Over the course of the Vietnam War, the United States dropped 2.7 million tons of bombs over Cambodia. What started as a secret infiltration of Laos, in which a few CIA officers would train and arm local Hmong villagers to fight the Communist forces, eventually enveloped Cambodia and escalated into a nine-year war over the Ho Chi Minh Trail, fought primarily with bombs. Fifty years after the last sortie went out, I show how, through the legacy of unexploded ordnance, the war can sediment itself into layers of contemporary society. As a consequence, many forward-looking policies aimed at developing or modernizing Cambodia, from economic liberalization to authoritarian consolidation, are taking place in parallel to an environment still haunted by its violent past. War and Development traverses more than a year of ethnographic research on Cambodian agricultural practices and original econometric analysis to reorient prevailing conceptions of war’s legacy. Moving beyond the America-centric corpus of Vietnam War history and theories of economic recovery delimited by macroeconomic indicators, the book reveals a reversal of fortune that takes place on Cambodia’s most fertile land, where a bomb’s trigger fuse often fails upon impact, leaving behind large quantities of unexploded ordnance. For village chiefs of the highland tribes, urban migrants from Phnom Penh, and former soldiers who fled the Khmer Rouge, among others, a sphere of fear hangs over their communities, leading economic growth to stall out. Most broadly, then, the presentation offers a reinterpretation of war’s effects through the close examination of the U.S. bombing campaign and its consequences across geography, language, and time.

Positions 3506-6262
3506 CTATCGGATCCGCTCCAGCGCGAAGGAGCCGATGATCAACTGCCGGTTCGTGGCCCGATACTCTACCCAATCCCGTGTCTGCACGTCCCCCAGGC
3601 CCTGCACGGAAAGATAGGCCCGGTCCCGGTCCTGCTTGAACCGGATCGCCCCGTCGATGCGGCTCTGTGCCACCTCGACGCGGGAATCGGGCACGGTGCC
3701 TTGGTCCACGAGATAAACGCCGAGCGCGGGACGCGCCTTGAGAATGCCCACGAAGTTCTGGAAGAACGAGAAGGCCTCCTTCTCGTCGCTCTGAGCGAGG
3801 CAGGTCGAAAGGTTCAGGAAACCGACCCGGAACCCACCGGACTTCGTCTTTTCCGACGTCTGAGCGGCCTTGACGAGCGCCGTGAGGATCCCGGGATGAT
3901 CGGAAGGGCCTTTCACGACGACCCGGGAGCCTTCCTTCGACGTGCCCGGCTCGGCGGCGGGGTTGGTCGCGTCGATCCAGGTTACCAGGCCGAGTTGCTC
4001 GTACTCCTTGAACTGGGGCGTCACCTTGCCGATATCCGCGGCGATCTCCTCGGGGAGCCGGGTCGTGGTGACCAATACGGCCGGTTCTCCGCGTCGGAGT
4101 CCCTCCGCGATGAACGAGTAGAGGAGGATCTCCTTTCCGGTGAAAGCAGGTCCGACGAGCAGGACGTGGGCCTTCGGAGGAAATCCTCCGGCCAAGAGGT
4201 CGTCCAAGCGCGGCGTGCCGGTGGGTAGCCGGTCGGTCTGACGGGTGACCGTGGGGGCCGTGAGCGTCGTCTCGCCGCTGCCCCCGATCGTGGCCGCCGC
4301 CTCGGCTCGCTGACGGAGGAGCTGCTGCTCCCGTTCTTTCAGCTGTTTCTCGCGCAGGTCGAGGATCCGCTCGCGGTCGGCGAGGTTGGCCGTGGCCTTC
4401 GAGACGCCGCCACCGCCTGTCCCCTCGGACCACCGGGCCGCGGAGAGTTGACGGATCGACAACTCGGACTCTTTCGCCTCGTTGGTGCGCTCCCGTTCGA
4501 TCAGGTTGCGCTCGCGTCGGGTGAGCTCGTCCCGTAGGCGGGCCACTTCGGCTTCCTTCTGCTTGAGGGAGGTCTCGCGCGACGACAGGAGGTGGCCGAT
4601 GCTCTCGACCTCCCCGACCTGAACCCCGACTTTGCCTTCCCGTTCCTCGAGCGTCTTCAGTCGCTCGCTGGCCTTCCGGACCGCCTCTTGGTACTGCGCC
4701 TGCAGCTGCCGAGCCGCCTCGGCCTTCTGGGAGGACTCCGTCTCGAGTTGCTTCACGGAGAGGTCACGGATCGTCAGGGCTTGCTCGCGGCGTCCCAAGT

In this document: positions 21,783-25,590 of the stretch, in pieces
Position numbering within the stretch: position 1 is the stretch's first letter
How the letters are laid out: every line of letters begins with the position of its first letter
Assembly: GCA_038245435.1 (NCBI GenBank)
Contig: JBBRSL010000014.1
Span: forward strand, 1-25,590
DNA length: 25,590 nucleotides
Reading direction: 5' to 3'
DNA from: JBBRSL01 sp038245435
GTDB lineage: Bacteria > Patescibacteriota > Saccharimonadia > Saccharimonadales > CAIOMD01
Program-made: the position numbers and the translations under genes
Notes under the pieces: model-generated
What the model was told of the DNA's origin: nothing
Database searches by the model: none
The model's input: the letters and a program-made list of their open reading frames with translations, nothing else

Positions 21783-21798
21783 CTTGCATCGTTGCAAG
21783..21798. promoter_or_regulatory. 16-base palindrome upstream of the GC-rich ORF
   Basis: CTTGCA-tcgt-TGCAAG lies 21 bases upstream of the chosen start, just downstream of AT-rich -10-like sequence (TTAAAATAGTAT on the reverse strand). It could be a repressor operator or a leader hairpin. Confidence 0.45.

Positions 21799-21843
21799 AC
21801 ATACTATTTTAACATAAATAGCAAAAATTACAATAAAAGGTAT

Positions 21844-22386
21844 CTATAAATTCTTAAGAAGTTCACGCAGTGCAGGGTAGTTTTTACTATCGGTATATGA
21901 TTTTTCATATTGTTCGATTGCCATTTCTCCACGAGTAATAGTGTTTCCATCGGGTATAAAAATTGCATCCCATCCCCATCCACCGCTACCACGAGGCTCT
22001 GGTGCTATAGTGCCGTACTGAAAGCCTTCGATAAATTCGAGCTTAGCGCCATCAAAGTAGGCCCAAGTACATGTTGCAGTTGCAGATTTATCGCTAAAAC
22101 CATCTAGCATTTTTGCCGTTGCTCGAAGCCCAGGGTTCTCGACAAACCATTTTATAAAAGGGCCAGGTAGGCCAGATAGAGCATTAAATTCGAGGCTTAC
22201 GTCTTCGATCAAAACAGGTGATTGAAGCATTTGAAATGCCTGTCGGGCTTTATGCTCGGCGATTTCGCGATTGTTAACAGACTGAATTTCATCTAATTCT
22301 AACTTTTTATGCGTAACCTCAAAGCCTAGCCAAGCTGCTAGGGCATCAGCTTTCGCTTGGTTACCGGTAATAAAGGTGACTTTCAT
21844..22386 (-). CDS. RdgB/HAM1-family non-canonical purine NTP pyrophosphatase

This event will be presented in hybrid mode.